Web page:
Depth of Subtle Brillance

by DoctorGamgee

Highland Elf posed a question a few days ago, which has kept me thinking. The original was, "What is your favorite line in the trilogy?", to which my response was:

"In that hour of trial it was the love of his [Sam's} master that helped most to hold him firm; but also deep down in him lived still unconquered his plain hobbit-sense: he knew in the core of his heart that he was not large enough to bear such a burden, even if such visions were not a mere cheat to betray him. The one small garden of a free gardener was all his need and due, not a garden swollen to a realm; his own hands to use, not the hands of others to command." (ROTK, 177)

Tolkien says something very profound in those two sentences. And it is the only time that someone who posses the Ring contemplates the Ring's offer (Galadriel only guesses, but never posesses the One Ring), and we are able to see what is promised, and one simple hobbit who realizes the truth.

I have been pondering these thoughts for a while. It is funny how two simple sentences seem to point out the subtle touch that Tolkien uses. He never points out great truths, but brushes these truths by the characters in the books, and lets us discover what is there for ourselves.

Frodo (at least the one in my recollection) never stops on the sides of Mount Doom (Post Ring Distruction) to point out, "Gee, it sure is lucky my treatment of this most wretched creature was compassionate . . . otherwise, I just would have killed him and we would all be dead now." There are morals IN the story, but not OF the story, pointed out for us so blatantly.

And yet, the book has been sited as the most profound work of Fiction of the 20th century, precisely because of this gentle treatment. Sam is another great example of this. Sam is of a servant's class (a subtle point which is downplayed in the films), yet it is he who remembers the poem about Gil Galad when they came to Weathertop. And then these two sentences, which say so much about greed, ambition, and thinking before reacting from the knee-jerk reaction comes from the "everyman" of the group, not Aragorn. It isn't grandstanded, or said in great detail. But the last line of the book, "Well, I'm Back." is said by Sam.* Perhaps he was reminding us not to overlook the "little People" (even the Non-Hobbits!) in our daily life. You never know how smart someone is by their social standing.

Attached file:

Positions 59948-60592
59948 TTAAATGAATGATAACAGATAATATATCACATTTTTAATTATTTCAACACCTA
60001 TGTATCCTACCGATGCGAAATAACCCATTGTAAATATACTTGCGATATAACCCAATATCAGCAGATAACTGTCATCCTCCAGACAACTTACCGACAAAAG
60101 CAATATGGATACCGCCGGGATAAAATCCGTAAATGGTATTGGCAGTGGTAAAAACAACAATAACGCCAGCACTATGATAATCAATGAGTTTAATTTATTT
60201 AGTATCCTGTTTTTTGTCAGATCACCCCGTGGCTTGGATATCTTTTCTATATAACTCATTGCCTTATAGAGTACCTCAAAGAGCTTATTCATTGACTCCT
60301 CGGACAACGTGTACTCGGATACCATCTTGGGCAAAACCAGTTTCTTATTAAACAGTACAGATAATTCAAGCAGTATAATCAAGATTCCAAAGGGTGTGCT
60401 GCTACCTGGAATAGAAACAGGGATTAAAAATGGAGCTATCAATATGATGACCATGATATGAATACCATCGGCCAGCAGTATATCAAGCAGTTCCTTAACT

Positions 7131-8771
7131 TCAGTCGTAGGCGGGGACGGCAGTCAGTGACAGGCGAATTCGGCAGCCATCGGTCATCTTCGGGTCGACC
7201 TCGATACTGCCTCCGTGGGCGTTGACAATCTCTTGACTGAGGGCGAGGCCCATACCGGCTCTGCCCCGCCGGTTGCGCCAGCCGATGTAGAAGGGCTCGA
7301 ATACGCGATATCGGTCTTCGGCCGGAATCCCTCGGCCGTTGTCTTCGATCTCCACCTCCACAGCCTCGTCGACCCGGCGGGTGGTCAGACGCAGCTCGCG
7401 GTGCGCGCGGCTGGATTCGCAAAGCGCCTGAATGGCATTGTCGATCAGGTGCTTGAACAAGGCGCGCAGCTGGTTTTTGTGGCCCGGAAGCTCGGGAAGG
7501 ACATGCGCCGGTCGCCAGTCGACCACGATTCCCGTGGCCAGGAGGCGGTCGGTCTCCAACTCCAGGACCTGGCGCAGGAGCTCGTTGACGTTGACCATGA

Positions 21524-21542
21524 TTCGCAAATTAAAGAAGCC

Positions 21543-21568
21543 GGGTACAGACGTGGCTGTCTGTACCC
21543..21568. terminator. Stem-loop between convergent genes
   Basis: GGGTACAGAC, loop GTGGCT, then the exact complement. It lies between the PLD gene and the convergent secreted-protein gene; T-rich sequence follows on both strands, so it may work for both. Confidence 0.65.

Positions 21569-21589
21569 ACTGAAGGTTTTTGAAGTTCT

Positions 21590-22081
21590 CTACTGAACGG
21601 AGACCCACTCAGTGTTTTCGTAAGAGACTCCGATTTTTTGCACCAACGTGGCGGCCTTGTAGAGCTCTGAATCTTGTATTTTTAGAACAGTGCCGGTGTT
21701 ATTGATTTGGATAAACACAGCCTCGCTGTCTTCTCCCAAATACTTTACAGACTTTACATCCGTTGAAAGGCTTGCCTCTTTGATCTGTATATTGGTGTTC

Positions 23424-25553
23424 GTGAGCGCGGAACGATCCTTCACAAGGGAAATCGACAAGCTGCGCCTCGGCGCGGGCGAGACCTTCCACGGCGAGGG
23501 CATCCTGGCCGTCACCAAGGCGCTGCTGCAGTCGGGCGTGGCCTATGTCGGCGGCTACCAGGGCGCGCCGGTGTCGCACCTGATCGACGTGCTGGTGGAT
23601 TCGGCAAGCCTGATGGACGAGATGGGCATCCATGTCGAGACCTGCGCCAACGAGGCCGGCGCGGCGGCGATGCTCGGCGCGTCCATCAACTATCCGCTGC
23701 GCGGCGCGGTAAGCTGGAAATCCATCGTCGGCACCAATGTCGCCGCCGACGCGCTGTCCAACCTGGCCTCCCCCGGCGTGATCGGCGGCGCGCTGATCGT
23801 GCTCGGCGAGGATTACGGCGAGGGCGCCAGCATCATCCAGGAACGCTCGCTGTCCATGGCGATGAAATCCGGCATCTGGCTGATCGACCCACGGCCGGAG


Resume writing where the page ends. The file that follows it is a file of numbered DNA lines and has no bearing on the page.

Tolkien is a master storyteller. He weaves the truths of life into the fiction, and makes it so real that we learn the lessons without having to risk the orcs, and often unaware of them at all. It is no wonder that the books have stayed in the popular reading list for so long.

Thanks for musing with me. Please let me know your thoughts.



*An interesting aside is that the Hobbit is also called, "There and back again . . ." and when the tale is finally over, the Hobbit is backstory for Sam's final return to Hobbiton -- not that JRR ever intended that to be the case, but it will leave you thinking. JRR is said to have claimed that "Sam was the story's hero.